Date of Award


Publication Type

Doctoral Thesis

Degree Name



Sociology and Anthropology

First Advisor

Barry D. Adam


Social sciences, Health and environmental sciences, Employment, Health care, HIV/AIDS, Immigrants, Latinos, Refugees, Access to care



Creative Commons License

Creative Commons Attribution-Noncommercial-No Derivative Works 4.0 License
This work is licensed under a Creative Commons Attribution-Noncommercial-No Derivative Works 4.0 License.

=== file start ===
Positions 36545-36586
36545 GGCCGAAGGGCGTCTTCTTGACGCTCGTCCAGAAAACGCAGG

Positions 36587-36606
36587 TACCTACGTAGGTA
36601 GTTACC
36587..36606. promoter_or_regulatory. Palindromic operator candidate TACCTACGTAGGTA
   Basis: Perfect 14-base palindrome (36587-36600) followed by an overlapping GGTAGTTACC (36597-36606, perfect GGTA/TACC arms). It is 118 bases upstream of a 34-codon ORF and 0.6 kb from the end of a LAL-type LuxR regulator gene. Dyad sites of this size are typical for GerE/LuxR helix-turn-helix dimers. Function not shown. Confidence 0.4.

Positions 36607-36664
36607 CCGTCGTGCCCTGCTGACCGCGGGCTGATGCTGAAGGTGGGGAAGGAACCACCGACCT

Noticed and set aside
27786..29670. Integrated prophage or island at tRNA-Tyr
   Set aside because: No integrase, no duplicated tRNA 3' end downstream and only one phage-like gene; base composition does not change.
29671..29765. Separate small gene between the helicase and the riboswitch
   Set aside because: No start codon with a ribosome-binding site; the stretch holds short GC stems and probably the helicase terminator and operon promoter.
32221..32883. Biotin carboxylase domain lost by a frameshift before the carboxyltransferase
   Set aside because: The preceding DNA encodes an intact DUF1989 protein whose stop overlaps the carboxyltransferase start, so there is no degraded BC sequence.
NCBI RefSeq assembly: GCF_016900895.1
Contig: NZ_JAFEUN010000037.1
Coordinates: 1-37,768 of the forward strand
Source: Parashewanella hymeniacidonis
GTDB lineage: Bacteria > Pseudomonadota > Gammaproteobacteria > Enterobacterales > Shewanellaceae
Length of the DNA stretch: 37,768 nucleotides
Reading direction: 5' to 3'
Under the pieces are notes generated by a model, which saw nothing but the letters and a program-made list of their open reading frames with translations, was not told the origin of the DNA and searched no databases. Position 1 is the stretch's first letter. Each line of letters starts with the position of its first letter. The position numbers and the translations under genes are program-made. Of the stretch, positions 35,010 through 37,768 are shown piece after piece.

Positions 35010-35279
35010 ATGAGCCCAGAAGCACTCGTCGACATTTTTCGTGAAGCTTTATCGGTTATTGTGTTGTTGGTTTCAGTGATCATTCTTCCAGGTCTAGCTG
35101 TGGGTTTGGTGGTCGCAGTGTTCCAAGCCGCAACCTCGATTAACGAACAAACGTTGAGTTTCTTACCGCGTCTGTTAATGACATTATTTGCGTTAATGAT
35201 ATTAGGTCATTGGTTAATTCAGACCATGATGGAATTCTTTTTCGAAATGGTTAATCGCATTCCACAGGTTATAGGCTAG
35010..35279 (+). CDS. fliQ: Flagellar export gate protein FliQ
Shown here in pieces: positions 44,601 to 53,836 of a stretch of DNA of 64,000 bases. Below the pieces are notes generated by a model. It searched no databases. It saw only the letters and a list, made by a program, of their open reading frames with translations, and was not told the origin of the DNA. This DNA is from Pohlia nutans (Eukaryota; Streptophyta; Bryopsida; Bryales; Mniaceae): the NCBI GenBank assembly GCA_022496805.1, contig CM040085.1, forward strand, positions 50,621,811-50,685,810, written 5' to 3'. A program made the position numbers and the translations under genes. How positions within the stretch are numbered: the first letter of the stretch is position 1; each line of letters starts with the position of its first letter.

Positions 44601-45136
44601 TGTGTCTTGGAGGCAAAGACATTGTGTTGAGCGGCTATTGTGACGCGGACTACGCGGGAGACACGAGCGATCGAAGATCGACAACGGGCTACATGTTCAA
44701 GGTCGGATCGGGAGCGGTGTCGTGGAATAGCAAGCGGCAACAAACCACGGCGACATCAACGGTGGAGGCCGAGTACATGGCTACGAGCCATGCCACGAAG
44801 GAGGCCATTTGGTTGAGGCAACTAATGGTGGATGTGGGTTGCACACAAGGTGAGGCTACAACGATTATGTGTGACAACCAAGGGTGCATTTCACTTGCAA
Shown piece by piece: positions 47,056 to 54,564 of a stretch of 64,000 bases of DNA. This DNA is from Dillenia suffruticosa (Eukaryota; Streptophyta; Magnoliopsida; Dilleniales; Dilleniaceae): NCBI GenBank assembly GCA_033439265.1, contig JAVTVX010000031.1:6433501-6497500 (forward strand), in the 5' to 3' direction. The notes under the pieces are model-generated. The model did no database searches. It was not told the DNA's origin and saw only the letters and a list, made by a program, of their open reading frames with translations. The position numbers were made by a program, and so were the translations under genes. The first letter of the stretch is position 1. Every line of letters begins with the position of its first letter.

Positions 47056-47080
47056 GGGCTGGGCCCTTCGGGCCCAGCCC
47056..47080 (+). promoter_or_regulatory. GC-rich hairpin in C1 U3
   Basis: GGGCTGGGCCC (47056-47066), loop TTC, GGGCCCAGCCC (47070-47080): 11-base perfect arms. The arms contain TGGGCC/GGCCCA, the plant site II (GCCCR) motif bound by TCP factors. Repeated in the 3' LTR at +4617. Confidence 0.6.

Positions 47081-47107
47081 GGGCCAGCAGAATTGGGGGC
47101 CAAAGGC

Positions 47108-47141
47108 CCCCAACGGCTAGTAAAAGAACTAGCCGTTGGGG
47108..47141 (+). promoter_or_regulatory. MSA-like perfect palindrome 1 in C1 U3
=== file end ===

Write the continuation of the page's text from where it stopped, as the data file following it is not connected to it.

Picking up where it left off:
The present study documents and analyzes the everyday experiences of immigrant and refugee Latinos and Latinas living with HIV in Canada, particularly in Toronto. The main objective is to understand the issues that the Latino HIV positive community encounters during the migration process, the barriers accessing health care and employment in Canada, and strategies to counterbalance the negative effects of such barriers. Participants' relationships with relatives, friends and partners are also analyzed as a means to understand better processes of discrimination and marginalization in the context of living with HIV. The study is carried out using a qualitative methodology, which allows deeper comprehension of social contexts and individuals' perceptions and meanings. Thirty face to face interviews were conducted with HIV positive men and women originally from Latin America, representing a wide range of diversity in national origin, age, gender, and sexual orientation. The study contributes to the research done on the areas of migration, the experience of living with HIV/AIDS and links of migration and sexuality. It also attempts to be useful in the construction of a culture of coping strategies, and practical knowledge for managing the disease, which can be of direct interest for seropositive people themselves. Studies that explore the experiences of Latinos and Latinas living with HIV are particularly relevant at a time when in Canada the HIV/AIDS epidemic is growing fast in this community.